According to 1 Corinthians 7:20-27, there is nothing in salvation that demands a particular social or marital status. The Apostle Paul, therefore, instructs believers to recognize that God providentially allows the circumstances they find themselves in when they come to Christ. If they were called while married, then they are not required to seek a divorce (even though divorce may be permitted on biblical grounds). If they were called while divorced and cannot be reconciled to their former spouse because that spouse is an unbeliever or is remarried, then they are free to either remain single or be remarried to another believer (1 Cor. 7:39; 2 Cor. 6:14).
Repentance and Forgiveness
In cases where the divorce took place on unbiblical grounds and the guilty partner later repents, the grace of God is operative at the point of repentance. A sign of true repentance will be a desire to implement 1 Corinthians 7:10-11, which would involve a willingness to pursue reconciliation with his or her former spouse if that is possible. If reconciliation is not possible, however, because the former spouse is an unbeliever or is remarried, then the forgiven believer could pursue another relationship under the careful guidance and counsel of church leadership.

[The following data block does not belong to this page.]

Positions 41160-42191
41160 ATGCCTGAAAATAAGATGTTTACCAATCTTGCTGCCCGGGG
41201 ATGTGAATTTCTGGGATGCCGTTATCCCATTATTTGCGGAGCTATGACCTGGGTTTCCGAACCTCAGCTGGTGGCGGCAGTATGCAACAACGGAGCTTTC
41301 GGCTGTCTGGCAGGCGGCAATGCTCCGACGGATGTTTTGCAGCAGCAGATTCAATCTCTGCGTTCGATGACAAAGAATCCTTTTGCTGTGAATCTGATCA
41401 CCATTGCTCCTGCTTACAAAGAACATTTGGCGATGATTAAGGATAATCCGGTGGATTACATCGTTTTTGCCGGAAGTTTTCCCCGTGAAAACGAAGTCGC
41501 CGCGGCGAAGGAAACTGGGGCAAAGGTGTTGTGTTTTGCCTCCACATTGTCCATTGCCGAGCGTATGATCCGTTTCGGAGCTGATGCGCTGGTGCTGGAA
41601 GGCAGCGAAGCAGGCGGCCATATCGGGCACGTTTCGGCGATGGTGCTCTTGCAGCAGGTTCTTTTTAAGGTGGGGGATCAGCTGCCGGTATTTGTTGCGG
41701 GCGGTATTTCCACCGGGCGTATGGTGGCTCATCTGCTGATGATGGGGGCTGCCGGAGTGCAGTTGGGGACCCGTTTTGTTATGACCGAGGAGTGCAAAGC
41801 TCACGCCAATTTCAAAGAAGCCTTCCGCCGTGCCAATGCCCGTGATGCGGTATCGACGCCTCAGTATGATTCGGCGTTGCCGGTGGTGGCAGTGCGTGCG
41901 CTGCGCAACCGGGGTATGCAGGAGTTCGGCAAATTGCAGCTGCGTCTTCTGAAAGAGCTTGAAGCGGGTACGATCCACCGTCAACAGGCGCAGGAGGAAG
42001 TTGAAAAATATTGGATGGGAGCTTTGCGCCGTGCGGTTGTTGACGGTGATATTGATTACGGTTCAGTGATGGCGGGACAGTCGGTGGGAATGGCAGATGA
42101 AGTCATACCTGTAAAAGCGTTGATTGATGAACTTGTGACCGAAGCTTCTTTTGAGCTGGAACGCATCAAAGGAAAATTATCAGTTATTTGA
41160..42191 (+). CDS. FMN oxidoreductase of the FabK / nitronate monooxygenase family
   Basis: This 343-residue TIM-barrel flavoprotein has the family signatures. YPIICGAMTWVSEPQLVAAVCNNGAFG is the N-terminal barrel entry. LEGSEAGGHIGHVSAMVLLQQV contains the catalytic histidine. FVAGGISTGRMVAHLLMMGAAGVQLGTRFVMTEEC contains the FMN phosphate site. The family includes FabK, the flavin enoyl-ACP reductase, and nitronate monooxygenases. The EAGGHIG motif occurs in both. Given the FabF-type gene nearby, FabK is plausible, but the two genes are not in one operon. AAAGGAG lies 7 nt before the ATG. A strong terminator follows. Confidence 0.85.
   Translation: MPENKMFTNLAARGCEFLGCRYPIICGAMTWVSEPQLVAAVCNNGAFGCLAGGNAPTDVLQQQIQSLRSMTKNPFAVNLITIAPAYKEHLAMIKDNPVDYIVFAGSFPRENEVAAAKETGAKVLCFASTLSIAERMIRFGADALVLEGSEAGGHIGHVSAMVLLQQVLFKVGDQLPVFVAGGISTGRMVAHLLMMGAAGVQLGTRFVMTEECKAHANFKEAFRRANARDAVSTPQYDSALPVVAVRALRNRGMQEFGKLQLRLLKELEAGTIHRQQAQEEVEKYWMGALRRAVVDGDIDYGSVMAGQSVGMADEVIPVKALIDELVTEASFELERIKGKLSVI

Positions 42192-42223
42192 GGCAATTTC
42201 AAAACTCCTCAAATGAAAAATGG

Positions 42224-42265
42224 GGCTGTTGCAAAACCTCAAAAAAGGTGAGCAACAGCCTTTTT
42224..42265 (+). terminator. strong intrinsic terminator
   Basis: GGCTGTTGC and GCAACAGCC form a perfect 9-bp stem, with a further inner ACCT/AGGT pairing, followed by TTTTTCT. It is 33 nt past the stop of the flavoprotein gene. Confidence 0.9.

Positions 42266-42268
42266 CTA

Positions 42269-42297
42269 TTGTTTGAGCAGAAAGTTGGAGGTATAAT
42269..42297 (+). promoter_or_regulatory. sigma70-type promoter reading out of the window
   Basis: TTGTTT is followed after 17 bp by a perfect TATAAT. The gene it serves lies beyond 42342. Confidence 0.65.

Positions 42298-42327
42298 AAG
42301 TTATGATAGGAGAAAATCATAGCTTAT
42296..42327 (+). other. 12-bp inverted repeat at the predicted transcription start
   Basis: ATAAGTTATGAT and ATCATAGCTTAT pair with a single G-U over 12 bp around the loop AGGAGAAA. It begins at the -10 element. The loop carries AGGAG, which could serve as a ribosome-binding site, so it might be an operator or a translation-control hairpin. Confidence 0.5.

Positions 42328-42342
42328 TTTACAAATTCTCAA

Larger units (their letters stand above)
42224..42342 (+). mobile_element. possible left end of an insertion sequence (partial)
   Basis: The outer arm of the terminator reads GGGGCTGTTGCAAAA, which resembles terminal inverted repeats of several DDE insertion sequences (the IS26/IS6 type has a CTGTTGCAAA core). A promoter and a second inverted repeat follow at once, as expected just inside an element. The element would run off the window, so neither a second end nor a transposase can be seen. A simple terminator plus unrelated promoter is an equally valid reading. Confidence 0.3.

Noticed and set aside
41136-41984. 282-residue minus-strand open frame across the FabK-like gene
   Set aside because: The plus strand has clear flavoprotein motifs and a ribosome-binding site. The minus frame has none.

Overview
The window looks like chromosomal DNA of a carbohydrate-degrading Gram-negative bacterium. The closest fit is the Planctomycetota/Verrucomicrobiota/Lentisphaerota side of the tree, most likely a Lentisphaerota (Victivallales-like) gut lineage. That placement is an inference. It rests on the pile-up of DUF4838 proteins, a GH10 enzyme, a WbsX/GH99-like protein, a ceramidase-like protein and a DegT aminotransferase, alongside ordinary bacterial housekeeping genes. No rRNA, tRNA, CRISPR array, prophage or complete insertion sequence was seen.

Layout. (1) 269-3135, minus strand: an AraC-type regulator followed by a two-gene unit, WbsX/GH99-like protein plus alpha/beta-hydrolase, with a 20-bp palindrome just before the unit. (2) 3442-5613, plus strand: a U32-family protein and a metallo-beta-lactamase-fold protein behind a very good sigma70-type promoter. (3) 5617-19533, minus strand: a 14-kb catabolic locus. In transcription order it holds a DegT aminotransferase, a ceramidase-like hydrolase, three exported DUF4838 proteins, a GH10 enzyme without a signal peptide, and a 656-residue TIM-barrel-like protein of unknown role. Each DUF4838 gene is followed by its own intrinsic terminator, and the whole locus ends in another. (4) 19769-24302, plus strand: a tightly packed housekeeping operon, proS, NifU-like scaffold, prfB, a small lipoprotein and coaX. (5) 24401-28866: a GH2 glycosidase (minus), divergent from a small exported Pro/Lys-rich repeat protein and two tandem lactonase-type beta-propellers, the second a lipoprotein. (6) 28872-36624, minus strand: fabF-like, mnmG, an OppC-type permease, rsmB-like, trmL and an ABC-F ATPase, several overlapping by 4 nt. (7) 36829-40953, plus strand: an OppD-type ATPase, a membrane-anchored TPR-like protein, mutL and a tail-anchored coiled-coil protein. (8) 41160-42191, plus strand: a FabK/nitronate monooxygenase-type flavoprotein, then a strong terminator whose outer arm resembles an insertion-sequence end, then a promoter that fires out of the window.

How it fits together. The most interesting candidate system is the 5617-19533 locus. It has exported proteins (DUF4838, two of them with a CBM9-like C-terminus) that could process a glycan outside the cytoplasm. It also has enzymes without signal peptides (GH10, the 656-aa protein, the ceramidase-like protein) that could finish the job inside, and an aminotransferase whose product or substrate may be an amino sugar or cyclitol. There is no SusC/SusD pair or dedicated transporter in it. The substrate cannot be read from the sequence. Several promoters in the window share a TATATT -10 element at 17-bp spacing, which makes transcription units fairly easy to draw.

In cases where a believer obtained a divorce on unbiblical grounds and remarried, he or she is guilty of the sin of adultery until that sin is confessed (Mark 10:11-12). God forgives that sin immediately when repentance occurs, and there is nothing in Scripture to indicate anything other than that. From that point on, the believer should continue in his or her current marriage.